In some embodiments, the delivery compositions comprise one or more polymeric base components (e.g., a polymer). A "polymer," as used herein, is given its ordinary meaning, i.e., a molecular structure comprising one or more repeat units (monomers), connected by covalent bonds. The repeat units can all be identical, or in some cases, there can be more than one type of repeat unit present within the polymer. In some cases, the polymer is biologically derived, i.e., a biopolymer. In some cases, additional moieties can also be present in the polymer, for example targeting moieties such as those described herein.
 If more than one type of repeat unit is present within the polymer, then the polymer is said to be a "copolymer." It is to be understood that in any embodiment employing a polymer, the polymer being employed can be a copolymer in some cases. The repeat units forming the copolymer can be arranged in any fashion. For example, the repeat units can be arranged in a random order, in an alternating order, or as a "block" copolymer, i.e., comprising one or more regions each comprising a first repeat unit (e.g., a first block), and one or more regions each comprising a second repeat unit (e.g., a second block), etc. Block copolymers can have two (a diblock copolymer), three (a triblock copolymer), or more numbers of distinct blocks.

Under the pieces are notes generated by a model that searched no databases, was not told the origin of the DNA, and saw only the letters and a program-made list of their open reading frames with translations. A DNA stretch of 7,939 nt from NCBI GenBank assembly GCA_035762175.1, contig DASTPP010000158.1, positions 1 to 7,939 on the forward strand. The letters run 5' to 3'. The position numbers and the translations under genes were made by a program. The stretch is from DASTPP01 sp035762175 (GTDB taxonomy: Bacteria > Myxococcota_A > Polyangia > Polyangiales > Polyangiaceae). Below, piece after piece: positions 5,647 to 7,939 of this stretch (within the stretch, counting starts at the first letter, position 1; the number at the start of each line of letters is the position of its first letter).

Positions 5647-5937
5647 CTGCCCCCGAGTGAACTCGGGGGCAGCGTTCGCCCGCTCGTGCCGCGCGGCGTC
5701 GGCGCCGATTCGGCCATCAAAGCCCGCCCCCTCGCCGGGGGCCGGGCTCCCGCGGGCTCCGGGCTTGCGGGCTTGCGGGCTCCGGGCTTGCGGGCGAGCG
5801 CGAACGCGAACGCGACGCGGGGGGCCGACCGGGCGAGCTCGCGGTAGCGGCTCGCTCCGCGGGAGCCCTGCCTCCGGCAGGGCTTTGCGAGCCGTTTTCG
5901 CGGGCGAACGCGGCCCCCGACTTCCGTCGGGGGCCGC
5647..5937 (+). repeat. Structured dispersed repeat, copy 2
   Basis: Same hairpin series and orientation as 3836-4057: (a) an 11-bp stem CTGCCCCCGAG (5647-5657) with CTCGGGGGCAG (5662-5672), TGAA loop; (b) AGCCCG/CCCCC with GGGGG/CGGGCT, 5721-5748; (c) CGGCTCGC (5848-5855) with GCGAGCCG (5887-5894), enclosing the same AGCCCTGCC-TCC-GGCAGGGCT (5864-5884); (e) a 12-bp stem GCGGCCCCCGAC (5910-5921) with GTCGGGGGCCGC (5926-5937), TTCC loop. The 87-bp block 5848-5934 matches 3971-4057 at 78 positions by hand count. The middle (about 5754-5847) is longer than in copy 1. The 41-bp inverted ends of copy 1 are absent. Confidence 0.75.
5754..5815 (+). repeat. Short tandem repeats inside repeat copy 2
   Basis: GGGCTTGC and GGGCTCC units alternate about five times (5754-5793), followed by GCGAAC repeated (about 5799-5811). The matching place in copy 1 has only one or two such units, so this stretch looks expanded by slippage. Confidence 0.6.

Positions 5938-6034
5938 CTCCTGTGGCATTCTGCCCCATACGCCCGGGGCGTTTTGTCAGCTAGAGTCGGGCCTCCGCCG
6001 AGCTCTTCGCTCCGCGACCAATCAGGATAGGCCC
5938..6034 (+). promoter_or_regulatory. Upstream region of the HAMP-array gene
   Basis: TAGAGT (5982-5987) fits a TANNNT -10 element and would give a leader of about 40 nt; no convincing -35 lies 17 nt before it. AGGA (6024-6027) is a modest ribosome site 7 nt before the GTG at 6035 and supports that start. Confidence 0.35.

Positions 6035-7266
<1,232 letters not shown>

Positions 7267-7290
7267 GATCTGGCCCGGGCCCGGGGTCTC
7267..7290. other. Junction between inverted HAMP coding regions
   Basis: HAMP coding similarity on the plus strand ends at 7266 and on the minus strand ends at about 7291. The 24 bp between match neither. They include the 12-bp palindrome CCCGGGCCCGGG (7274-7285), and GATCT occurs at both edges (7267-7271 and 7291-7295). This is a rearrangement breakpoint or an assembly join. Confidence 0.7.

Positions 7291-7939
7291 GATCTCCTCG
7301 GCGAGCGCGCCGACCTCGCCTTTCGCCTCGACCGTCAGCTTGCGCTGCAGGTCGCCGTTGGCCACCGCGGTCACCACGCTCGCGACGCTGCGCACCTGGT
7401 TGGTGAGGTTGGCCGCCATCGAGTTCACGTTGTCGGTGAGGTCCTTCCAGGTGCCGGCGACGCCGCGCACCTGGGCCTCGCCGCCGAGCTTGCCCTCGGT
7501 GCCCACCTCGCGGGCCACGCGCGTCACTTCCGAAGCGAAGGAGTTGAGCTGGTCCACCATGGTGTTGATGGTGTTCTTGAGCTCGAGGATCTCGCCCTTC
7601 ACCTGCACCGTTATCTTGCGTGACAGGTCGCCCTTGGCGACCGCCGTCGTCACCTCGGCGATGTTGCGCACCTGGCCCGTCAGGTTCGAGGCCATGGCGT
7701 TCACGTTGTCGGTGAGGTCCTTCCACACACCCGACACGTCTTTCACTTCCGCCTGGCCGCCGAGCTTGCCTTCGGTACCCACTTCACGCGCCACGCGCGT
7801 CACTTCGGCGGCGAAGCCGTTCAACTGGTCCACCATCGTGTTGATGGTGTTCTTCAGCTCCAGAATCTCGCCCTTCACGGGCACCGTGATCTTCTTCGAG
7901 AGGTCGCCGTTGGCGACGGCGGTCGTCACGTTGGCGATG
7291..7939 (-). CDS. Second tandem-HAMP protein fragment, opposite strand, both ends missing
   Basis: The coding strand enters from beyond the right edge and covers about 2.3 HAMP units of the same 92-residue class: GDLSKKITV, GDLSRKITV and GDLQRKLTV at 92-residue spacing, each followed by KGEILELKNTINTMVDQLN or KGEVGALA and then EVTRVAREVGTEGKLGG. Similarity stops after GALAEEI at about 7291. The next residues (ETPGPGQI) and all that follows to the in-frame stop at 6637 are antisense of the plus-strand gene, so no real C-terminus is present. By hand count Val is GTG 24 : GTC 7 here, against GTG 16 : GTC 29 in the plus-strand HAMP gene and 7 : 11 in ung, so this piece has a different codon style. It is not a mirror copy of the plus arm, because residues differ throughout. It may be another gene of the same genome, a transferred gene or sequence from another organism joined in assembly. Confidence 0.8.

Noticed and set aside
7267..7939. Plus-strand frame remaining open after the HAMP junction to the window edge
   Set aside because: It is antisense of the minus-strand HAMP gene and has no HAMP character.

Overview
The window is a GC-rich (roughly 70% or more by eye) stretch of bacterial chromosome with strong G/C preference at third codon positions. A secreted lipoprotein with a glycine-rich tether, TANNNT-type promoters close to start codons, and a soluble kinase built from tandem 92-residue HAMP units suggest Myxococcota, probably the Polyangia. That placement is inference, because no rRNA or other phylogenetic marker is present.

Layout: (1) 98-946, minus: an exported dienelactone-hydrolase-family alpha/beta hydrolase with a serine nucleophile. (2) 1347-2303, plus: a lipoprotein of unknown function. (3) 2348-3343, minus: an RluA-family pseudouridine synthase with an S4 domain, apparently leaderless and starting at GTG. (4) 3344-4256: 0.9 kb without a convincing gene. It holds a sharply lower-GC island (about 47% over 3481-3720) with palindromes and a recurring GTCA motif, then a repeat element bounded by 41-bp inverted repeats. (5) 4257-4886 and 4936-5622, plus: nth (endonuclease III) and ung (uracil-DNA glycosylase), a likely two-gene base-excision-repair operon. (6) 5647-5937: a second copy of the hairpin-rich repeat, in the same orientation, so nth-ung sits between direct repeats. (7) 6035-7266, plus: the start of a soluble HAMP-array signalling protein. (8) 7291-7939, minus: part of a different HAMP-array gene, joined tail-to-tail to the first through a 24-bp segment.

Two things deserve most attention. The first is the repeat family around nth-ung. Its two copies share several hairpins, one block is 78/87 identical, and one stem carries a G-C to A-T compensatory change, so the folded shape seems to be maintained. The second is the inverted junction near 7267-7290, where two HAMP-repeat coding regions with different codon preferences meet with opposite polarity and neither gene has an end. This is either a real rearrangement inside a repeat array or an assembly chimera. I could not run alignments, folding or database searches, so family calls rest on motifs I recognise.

In some embodiments, a polymer is amphiphilic, i.e., having a hydrophilic portion and a hydrophobic portion, or a relatively hydrophilic portion and a relatively hydrophobic portion. A hydrophilic polymer is one that generally attracts water and a hydrophobic polymer is one that generally repels water. A hydrophilic or a hydrophobic polymer can be identified, for example, by preparing a sample of the polymer and measuring its contact angle with water (typically, a hydrophilic polymer will have a contact angle of less than about 50°, while a hydrophobic polymer will have a contact angle of greater than about 50°). In some cases, the hydrophilicity of two or more polymers can be measured relative to each other, i.e., a first polymer can be more or less hydrophilic than a second polymer. For instance, the first polymer can have a smaller contact angle than the second polymer. In embodiments containing more than two polymers, the polymers can be ranked in order by comparing their solubility parameters.